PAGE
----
Creditors usually transfer the collection of debts that are long past due to a collection agency. Many consumers have experienced problems in dealing with a collection agency. Some agencies have been known to violate the rules stipulated in the Fair Debt Collection Practices Act.
As a borrower, you have the right to dispute and stop debt collection if you want to. Although it does not exempt your from the obligation to pay your debts, it buys you time until a validation has been done, it protects your consumer rights, and it gives you the assurance that the charges you will be paying off are really the debts you owe from your original creditor.
Below are practical tips on writing an effective credit dispute letter to a collection agency.
Get to the point. A dispute letter doesn’t need to be a long one. Keep it short. Point out the items you are disputing along with a clear, concise explanation.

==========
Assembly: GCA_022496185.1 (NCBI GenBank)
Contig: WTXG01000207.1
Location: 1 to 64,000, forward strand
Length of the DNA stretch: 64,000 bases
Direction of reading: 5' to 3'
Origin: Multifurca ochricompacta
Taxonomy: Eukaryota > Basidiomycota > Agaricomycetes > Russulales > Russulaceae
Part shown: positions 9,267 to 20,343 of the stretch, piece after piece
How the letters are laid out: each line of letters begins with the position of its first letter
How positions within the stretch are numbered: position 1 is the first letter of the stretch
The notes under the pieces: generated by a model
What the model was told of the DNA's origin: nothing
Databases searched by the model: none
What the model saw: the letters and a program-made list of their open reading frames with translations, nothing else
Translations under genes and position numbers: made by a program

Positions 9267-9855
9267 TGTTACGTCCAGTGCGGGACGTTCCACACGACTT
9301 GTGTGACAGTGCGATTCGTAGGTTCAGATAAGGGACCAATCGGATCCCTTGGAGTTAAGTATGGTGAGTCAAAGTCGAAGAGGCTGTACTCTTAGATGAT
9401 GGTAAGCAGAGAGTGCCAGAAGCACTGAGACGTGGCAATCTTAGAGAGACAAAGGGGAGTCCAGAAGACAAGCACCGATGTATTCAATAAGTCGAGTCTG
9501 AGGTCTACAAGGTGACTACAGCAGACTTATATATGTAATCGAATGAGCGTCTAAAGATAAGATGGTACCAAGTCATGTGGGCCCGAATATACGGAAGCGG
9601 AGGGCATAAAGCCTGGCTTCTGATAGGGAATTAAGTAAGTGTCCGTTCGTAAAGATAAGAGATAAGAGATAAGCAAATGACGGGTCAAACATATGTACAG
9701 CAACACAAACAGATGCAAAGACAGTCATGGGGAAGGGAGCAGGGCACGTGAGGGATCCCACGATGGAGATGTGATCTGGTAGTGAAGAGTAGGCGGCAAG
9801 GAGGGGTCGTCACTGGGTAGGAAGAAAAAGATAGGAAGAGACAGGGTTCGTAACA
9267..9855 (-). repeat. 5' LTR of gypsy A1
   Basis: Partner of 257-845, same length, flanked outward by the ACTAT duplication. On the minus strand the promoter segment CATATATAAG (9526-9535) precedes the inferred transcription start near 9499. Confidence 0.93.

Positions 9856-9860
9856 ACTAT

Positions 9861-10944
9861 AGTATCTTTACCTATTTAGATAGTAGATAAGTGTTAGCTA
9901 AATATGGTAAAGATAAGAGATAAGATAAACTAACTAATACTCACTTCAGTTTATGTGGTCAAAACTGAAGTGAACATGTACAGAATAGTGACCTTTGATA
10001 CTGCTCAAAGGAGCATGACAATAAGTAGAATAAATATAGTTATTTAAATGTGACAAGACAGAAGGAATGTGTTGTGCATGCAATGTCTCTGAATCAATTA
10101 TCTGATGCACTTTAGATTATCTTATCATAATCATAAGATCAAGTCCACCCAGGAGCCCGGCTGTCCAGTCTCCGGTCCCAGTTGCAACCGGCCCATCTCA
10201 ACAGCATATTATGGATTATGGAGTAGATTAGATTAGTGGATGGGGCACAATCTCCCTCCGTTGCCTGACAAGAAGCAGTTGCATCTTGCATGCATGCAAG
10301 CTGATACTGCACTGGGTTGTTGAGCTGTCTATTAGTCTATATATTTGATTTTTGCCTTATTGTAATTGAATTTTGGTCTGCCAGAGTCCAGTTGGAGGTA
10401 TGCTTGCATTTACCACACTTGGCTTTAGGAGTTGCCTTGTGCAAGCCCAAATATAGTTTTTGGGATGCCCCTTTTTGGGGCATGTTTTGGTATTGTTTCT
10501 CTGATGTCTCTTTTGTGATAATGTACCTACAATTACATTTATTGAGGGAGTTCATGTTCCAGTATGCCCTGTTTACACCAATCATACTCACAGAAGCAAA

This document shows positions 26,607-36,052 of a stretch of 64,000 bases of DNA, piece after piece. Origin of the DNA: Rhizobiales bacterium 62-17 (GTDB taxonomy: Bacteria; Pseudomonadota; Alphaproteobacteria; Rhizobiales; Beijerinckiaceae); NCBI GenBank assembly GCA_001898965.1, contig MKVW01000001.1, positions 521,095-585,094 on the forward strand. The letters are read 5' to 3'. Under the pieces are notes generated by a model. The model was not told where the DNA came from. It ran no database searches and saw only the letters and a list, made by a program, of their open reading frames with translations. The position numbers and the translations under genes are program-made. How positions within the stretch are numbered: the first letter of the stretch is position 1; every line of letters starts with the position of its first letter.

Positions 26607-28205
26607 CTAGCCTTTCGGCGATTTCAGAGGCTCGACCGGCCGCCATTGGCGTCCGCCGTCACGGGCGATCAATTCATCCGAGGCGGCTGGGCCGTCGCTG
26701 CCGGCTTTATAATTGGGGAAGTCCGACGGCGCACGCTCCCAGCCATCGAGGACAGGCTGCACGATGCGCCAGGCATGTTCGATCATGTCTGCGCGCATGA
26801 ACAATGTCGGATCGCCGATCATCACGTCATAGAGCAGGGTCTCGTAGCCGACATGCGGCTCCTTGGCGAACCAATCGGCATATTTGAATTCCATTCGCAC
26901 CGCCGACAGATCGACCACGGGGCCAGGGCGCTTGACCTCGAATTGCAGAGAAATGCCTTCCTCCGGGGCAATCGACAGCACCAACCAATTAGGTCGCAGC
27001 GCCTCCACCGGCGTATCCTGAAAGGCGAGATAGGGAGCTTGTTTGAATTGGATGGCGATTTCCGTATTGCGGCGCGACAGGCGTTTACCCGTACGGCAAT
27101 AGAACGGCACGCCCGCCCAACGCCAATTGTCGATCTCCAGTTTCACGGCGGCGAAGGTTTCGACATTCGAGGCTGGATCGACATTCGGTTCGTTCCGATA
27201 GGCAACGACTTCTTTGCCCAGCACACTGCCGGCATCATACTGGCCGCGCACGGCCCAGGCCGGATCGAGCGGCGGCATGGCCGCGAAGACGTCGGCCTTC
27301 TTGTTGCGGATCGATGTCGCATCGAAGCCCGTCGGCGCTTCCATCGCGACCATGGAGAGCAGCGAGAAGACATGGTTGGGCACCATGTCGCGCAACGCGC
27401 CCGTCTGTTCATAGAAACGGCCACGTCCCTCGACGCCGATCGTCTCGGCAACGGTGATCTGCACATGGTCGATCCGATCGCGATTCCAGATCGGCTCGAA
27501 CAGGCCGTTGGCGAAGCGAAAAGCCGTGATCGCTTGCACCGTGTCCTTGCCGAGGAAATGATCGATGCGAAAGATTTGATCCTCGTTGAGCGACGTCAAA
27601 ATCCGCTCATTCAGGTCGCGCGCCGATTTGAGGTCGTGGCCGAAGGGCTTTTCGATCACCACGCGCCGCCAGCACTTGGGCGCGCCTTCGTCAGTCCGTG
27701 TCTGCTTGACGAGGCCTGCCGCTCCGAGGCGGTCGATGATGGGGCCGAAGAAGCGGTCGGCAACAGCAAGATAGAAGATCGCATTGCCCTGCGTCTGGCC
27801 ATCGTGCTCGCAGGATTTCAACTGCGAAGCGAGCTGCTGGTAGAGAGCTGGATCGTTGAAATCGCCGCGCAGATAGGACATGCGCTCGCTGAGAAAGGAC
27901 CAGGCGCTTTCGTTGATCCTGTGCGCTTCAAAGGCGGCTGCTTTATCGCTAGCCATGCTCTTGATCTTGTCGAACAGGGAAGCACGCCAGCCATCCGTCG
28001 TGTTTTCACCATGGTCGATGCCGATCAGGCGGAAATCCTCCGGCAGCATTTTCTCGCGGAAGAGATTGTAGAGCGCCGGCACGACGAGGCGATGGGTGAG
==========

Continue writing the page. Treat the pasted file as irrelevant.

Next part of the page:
Be specific. Be sure to state the specific transaction you are disputing and the complete name of the creditor involved.
Demand for a clear calculation of your debts. Ask your debt collection agency how they arrived with their calculation. There is no need to discuss the history of your debts in your letter. Let your debt collection agency fill you in with the details.
Request for debt collection to stop. In your letter, tell your debt collection agency that the best way to reach you is through mail since you are not available to take in calls during work hours. If you have a lawyer, let your debt collector know that they can discuss matters about your debts with your lawyer.
Do not submit a dispute letter template. You can find credit dispute letter templates online but it is strongly recommended that you create your own. These templates are overused and are often ignored by debt collectors. On the other hand, writing in your own words intensifies the validity of your complaint.